Intro

What a great time I have had with the Antelope Zodiac Platinum DAC/Pre and atomic clock, I want to give all the thanks in the world to them for allowing me to have so much time with this product, it really makes a difference to how solidly you can understand and enjoy a product.

So what have I been up to with this product then? Well over the several months I’ve had it, it has been treated to sources from BMC, Symphonic Line, Marantz, A&K, Sony, Digibit as well as a MAC and a PC. Amplifiers have been from Audiomat, Jadis, Thoress, Peachtree, Roksan, NAD Master Series, Amphion, Questyle, Tektron, the list goes on. Cabling has altered too, Chord, Audioplan, Nordost, DHC and a slection of Albedo cables have all been in to or out of the Platinum.

What I’m getting at here is that this product has been a rock in the system, whether this has been headphone or Hi-Fi, it has played its part continuously. It’s been a tool, a reliable ‘influence’ that has become a focal in what I listen to day to day. It’s important this is mentioned, and don’t underestimate what it means.Plat-12

Antelope Audio

This isn’t our first encounter with them so I will keep this fairly brief. The key points are that they are a company specialising in digital audio products for both the consumer and professional markets. They aim to harmonise the convenience of digital with the typical analogue realism and warmth that is sometimes lost in the digital domain; no easy task.

Clocking data is one of their fortes and as it turns out I will be speaking a little later about that as I received the 10M Atomic clock too.

A Platinum Package:

The Zodiac Platinum DSD DAC model actually comes bundled with the second generation Voltikus Audiophile grade PSU, Remote Control , Printed Documentation, USB cable, Optical TOSLINK cable, High-performance DC Power cable and an IEC Power cable. The 10M Atomic clock is an optional extra that does come at quite a price on top of the base price however, it does give a lot to the product and can be a worthwhile upgrade if the initial outlay is too much in one hit (as it may well be).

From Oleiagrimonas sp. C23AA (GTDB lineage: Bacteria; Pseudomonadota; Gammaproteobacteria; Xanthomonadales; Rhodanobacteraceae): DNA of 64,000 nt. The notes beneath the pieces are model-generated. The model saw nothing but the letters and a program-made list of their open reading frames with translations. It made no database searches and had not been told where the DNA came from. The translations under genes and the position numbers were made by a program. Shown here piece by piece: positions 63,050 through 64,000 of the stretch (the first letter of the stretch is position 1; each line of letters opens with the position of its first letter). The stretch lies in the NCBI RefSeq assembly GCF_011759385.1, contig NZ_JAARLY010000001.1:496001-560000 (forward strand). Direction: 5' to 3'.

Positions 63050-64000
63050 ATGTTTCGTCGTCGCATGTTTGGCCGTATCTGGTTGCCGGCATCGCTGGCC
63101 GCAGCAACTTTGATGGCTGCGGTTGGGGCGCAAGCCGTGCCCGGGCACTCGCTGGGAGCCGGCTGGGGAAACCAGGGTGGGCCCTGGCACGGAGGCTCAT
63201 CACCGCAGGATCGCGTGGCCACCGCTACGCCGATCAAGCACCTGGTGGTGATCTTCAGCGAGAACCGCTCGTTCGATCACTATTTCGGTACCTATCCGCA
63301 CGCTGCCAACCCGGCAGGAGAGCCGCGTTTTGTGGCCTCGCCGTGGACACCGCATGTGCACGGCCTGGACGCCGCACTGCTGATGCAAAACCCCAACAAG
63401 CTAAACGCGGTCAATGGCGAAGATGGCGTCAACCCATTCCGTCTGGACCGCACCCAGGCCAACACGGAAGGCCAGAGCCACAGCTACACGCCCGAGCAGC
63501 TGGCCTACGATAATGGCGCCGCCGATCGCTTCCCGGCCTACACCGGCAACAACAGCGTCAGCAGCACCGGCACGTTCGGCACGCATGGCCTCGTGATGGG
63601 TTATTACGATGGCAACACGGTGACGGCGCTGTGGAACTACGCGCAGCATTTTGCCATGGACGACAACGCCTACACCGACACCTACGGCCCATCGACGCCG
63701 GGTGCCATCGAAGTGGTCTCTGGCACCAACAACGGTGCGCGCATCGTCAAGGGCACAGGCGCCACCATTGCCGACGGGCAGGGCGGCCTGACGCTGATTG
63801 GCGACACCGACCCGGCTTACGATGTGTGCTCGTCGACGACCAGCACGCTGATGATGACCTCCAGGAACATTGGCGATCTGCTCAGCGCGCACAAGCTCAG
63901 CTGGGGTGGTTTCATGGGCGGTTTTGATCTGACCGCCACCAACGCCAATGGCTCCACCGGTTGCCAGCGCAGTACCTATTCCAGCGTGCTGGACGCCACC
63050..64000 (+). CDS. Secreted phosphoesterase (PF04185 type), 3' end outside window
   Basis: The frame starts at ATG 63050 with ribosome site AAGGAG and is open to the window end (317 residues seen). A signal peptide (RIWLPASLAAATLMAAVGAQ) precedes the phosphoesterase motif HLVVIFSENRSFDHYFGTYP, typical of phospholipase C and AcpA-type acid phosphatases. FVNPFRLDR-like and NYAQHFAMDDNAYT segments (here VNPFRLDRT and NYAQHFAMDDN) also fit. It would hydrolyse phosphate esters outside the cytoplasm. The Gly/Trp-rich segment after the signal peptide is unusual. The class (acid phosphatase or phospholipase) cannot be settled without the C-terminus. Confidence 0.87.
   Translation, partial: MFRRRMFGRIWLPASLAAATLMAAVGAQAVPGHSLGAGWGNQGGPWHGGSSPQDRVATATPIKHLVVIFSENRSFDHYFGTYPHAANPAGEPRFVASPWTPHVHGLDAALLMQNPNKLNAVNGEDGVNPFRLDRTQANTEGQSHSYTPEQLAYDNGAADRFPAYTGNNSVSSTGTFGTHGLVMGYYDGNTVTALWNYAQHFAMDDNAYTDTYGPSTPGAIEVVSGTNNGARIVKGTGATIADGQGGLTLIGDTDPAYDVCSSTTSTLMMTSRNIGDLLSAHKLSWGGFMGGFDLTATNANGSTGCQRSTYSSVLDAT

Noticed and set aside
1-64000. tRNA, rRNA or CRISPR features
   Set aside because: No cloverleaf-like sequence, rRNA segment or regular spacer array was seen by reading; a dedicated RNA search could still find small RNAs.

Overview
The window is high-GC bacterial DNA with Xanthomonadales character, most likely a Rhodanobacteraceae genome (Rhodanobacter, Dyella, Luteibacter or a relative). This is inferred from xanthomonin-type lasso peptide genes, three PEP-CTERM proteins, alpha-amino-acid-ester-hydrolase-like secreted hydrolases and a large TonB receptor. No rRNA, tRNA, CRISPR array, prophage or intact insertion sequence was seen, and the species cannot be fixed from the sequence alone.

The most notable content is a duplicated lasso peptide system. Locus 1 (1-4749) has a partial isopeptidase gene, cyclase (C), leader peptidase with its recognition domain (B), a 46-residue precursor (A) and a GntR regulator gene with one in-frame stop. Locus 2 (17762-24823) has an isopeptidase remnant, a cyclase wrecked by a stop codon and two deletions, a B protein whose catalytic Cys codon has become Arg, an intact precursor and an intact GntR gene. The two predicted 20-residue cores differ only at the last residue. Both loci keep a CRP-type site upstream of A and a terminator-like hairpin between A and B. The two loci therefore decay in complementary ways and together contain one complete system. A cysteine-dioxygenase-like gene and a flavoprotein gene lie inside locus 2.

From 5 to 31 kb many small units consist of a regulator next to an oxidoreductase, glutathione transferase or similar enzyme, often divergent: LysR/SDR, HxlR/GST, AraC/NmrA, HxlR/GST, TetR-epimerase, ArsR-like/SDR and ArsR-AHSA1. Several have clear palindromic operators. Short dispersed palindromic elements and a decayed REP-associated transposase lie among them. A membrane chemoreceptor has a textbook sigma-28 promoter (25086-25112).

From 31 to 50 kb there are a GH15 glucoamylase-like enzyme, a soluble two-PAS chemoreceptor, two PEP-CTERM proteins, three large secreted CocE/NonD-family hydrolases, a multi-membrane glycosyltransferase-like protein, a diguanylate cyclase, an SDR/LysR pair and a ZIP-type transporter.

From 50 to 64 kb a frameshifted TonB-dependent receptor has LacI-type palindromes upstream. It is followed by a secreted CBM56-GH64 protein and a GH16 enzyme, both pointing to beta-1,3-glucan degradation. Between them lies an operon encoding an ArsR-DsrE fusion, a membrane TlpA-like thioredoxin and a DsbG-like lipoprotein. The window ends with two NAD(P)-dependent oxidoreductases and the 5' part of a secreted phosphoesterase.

What does it do then? What does it offer? So there’s a few interesting things with this DAC, firstly you can use it as a digital converter in the sense if you input optical you can output coax for example. I’m slightly unsure when you would want this, but it can do it. Secondly you can up sample DSD 64 and 128 to DSD256 which they say releases “the true potential of DSD – delivering new standards in accuracy, transparency, imaging, and dynamics”. Pretty cool if you are someone that likes up sampling, I know I speak for both Sonny and myself when I say that I’m yet to be impressed by up-sampling, but I will remain open minded for the Platinum!

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Inputs and the general spec are as you would hope for a £4000-£4250 DAC (not including 10M clock), which I’m going to list to keep things quick.

  • 2x 1/4″ TRS headphone outputs
  • Balanced, trim able analogue XLR left/right outputs
  • Unbalanced, analogue RCA left/right outputs
  • Balanced, analogue 1/4″ TRS left/right inputs
  • Unbalanced, analogue RCA left/right inputs
  • AES/EBU digital input (PCM up to 192kHz, 24-bit)
  • 2x S/PDIF Coaxial inputs (PCM up to 192kHz, 24-bit)
  • 2x optical TOSLINK inputs (PCM up to 192kHz, 24-bit)
  • USB – standard B-type connector (Up to DSD128, PCM 384kHz, 24-bit)
  • 10Mhz Atomic clock / word clock BNC input
  • De-jittered AES/EBU output (PCM up to 192kHz, 24-bit)
  • 2x de-jittered S/PDIF Coaxial outputs (PCM up to 192kHz, 24-bit)

 

Interestingly though, it’s actually really small and lightweight for a component in this price range. Compare it to the behemoth that is the Lampizator and its pretty funny actually, can these products really compete sonically?! We have a width of 166 mm, height: 112 mm and a depth: 193 mm and the Platinum and Voltikus bundle weight is just 5.7 kg with the majority of this coming from the Voltikus!

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Josh Coleby
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